Oral contraceptives raise the risk of depression, according to a new international study that surveyed more than 264,000 women. Teenagers were at the highest risk, with a 130 percent higher risk of depression in women who started using birth control as adolescents, compared to a 92 percent higher risk among those who started as adults.
While adult users saw a decrease to more normal risk after using “the pill” for more than two years or getting off the pill, teenage users were still at increased risk even after stopping usage.
Therese Johansson of the Department of Immunology, Genetics, and Pathology at Uppsala University, a leading researcher on the study, explained that the extended risk to teenagers could be explained by their recent experiences in puberty.
“As women in that age group have already experienced substantial hormonal changes, they can be more receptive not only to hormonal changes but also to other life experiences,” Johansson said.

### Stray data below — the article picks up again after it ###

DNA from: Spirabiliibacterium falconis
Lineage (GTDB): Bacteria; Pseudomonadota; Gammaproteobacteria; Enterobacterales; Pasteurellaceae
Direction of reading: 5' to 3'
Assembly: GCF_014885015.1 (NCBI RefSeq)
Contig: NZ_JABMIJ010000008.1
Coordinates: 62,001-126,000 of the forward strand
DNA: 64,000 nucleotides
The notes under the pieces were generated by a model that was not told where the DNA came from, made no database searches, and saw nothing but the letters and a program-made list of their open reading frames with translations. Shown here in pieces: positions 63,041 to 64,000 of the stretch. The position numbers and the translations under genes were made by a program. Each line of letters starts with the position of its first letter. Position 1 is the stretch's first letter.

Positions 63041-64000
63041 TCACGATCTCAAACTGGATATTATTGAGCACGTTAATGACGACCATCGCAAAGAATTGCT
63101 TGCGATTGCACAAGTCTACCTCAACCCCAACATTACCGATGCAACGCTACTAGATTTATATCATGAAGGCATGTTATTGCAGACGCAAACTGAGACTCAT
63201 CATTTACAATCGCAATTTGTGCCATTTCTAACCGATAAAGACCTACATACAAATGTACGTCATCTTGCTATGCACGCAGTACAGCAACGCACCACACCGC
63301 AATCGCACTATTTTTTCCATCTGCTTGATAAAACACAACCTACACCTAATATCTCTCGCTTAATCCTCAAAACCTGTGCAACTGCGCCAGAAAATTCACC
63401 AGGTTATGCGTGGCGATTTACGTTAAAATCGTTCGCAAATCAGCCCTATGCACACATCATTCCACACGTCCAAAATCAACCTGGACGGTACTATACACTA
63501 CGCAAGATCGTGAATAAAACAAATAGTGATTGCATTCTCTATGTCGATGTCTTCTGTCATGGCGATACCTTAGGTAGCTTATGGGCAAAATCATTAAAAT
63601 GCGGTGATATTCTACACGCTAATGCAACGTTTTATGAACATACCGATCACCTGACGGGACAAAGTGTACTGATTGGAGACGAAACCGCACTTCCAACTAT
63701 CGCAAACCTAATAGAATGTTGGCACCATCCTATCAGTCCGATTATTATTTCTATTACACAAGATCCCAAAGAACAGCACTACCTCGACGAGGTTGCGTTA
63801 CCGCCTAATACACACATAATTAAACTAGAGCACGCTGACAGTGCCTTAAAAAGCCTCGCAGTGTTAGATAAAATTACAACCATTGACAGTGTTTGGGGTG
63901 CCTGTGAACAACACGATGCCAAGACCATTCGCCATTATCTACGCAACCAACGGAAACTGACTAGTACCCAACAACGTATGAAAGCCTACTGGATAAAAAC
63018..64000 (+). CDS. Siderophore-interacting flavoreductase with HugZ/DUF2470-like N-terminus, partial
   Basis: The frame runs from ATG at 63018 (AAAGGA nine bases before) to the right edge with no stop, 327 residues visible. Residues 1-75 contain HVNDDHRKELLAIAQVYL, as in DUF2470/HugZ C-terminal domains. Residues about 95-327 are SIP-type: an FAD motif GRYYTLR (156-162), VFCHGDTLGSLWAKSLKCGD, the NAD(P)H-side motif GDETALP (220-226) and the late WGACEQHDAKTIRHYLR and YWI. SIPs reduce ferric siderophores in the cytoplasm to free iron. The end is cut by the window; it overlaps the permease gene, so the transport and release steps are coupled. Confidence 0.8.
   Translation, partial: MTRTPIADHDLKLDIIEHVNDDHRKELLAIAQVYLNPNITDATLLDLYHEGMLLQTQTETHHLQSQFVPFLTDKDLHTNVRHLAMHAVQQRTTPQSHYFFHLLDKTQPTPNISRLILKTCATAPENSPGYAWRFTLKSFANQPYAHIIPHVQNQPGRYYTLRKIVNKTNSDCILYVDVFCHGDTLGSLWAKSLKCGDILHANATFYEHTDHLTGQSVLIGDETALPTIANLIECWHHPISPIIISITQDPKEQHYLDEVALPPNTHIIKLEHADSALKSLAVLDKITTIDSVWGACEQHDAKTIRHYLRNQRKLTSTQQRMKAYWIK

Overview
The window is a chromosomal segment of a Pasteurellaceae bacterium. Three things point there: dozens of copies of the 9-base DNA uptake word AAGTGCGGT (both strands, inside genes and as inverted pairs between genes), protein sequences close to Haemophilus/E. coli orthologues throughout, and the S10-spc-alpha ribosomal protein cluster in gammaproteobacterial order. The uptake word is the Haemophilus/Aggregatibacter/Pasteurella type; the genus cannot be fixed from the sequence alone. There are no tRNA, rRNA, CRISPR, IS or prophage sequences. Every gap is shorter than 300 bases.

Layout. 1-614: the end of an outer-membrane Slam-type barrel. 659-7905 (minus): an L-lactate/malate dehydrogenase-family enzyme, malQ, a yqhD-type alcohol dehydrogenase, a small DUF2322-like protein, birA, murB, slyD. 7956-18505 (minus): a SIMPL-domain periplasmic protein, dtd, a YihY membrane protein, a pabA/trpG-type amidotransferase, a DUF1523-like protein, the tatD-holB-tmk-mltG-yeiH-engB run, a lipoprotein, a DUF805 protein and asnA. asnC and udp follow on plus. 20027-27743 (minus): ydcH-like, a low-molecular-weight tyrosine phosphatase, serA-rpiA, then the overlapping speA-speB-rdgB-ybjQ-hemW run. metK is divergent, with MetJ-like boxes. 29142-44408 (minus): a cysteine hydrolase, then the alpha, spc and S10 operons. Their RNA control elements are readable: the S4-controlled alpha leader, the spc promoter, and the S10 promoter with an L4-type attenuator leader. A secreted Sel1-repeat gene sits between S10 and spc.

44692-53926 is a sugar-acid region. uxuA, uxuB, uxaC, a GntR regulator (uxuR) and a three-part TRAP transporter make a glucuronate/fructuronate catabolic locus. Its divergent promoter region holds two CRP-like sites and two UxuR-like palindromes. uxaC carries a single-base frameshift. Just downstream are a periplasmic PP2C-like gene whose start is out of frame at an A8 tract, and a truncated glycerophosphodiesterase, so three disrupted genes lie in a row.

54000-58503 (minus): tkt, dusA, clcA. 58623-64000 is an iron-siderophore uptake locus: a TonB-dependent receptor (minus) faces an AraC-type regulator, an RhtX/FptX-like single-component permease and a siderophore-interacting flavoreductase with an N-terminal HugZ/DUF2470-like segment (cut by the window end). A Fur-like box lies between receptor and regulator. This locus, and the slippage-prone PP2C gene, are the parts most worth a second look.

This study only examined combination birth control pills, but researchers plan to study other contraceptive options.
“In a future study, we plan to examine different formulations and methods of administration. Our ambition in comparing different contraceptive methods is to give women even more information to help them [m]ake well-informed decisions about their contraceptive options,” Johansson said.
A news release from Uppsala University also noted the study shows “a need for healthcare professionals to be more aware of possible links between different systems in the body, such as depression and the use of contraceptive pills.”
In other studies, birth control methods have also been linked to increased risk of heart attack and stroke, blood clots, breast cancer, and cervical cancer.
Despite significant evidence of risk, researchers still insist that birth control is safe to use, with even Johansson maintaining that birth control is safe because women will not likely experience “negative effects on their mood” and can avoid “unplanned pregnancies.”